One healthcare professional stated: ‘Quite often when I discuss an art project proposal with our service users they would tell me that that is “over their heads”, saying “I’m no good at that sort of thing”.’

The fact that Starling Song was part of the larger Arts for Health programme gave the group co-ordinator confidence in trusting the artists and encouraging participants’ involvement. Once involved, a few found sharing memories a little emotional; however, this emotion transpired positively in their song writing.

Testimonials from those involved in the project:

Participants

You didn’t have to be good at anything to take part.

 It was a great way of expressing emotions, achievements and sometimes regrets of the past

Genius, for connecting my words into a song.’

Healthcare Professionals

It was a project where everyone had a story to tell and that is why it was so inclusive. As the Day Care Co-ordinator I learned a lot about the individuals because we are so caught up in today’s world that we sometimes forget the past.

I am absolutely overwhelmed by the positive feedback ... [the project] was very inclusive, clients with memory loss could still participate ... Looking forward to more!’- Phil Murphy, Castletownbere Day Care Co-ordinator

Artists

When this project really works, songs created by participants become part of their folk-song repertoire at the care centres. The new songs are being held with as much importance and esteem as the traditional songs that are part of the fabric of their identity and culture.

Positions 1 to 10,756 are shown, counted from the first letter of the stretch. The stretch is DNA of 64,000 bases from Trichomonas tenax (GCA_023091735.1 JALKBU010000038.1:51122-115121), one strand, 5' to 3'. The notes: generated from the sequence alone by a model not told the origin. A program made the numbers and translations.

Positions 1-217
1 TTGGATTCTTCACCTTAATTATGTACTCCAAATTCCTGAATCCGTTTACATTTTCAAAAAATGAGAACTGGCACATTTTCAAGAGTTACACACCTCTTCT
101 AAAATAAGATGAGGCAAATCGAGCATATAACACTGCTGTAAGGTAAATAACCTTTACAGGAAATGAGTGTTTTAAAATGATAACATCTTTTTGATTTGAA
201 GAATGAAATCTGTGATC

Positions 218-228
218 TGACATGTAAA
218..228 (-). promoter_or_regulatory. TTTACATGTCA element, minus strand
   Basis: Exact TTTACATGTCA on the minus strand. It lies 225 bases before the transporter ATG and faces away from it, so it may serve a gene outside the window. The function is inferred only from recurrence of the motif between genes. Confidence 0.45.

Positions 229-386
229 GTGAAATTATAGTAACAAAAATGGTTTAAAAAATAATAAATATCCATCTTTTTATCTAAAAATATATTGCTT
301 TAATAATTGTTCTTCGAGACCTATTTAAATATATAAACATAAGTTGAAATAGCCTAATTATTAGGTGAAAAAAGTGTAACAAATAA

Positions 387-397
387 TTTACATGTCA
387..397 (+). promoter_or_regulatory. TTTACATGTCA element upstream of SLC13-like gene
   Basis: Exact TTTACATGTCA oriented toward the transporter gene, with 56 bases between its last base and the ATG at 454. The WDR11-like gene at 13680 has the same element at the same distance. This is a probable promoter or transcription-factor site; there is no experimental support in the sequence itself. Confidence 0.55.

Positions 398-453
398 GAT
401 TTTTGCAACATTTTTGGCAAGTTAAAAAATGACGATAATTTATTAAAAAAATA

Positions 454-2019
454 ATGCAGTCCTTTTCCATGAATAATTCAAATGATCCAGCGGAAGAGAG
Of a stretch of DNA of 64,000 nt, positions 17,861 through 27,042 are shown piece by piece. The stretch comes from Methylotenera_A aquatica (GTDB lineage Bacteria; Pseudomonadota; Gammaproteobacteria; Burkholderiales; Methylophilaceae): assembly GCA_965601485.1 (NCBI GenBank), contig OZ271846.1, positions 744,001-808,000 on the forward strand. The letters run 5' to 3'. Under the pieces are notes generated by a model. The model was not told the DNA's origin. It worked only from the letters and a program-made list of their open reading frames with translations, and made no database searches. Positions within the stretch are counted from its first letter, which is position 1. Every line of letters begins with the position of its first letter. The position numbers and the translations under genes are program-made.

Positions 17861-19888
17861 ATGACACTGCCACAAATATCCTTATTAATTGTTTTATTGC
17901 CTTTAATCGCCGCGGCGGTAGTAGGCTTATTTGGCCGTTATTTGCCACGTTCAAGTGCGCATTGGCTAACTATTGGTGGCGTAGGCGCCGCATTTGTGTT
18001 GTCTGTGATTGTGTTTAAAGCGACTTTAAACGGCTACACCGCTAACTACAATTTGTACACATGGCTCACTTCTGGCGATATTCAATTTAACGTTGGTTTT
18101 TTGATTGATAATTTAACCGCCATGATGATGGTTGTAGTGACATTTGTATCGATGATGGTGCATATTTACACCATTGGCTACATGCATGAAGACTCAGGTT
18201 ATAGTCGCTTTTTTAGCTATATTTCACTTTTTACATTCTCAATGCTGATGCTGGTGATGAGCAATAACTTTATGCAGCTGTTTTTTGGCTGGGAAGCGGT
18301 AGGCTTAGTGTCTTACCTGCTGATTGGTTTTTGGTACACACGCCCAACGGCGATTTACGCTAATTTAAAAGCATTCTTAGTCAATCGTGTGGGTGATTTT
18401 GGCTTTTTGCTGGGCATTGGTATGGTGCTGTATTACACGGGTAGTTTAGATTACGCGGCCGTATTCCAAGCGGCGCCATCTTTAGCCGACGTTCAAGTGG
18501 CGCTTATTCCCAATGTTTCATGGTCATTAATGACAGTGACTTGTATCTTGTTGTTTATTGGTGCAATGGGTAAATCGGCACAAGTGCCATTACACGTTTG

Documentation & Dissemination

The Threshing Machine Made A Devilous Sound CD can be purchased at Castletownbere Day Care Centre (027-70737) or West Cork Arts Centre (028-22090), with proceeds going towards the Arts for Health Partnership Programme.

Two songs from The Threshing Machine Made A Devilous Sound can be downloaded here:

'Innisfallen' https://soundcloud.com/artsandhealth/starling-song-project

'Beara in Summertime' https://soundcloud.com/artsandhealth/starling-song-project-beara-in

Liz Clark's online blog about the project can be viewed here: http://starlingsongproject.tumblr.com/

Recordings and images were taken throughout the project and archived in the project blog and the AfH wiki which is shared amongst the programme stakeholders. All the artists on the Arts for Health team document and journal their progress on the wiki.

Dates

March 2012 - present

Lead Organisation

Arts for Health partnership programme, managed by West Cork Arts Centre

Partners

The Arts for Health partnership programme comprises West Cork Arts Centre, Cork County Council, County Cork VEC and the HSE. The HSE is represented through the Cork Arts + Health Programme, the Health Promotion Department, the Nursing Directors of Community Hospitals, and the Day Care Centres and Community Services of West Cork.

Funded By

Cork County Council, HSE, West Cork Arts Centre, West Cork Older Peoples Network and Friends of the Day Care Centres, West Cork VEC

Location

Cork

Web Link

Artist(s)

Liz Clark, Tess Leak

Artform

Literature, Music, Visual Arts

Context

Older People

Nature of Project

Collaborative/ participatory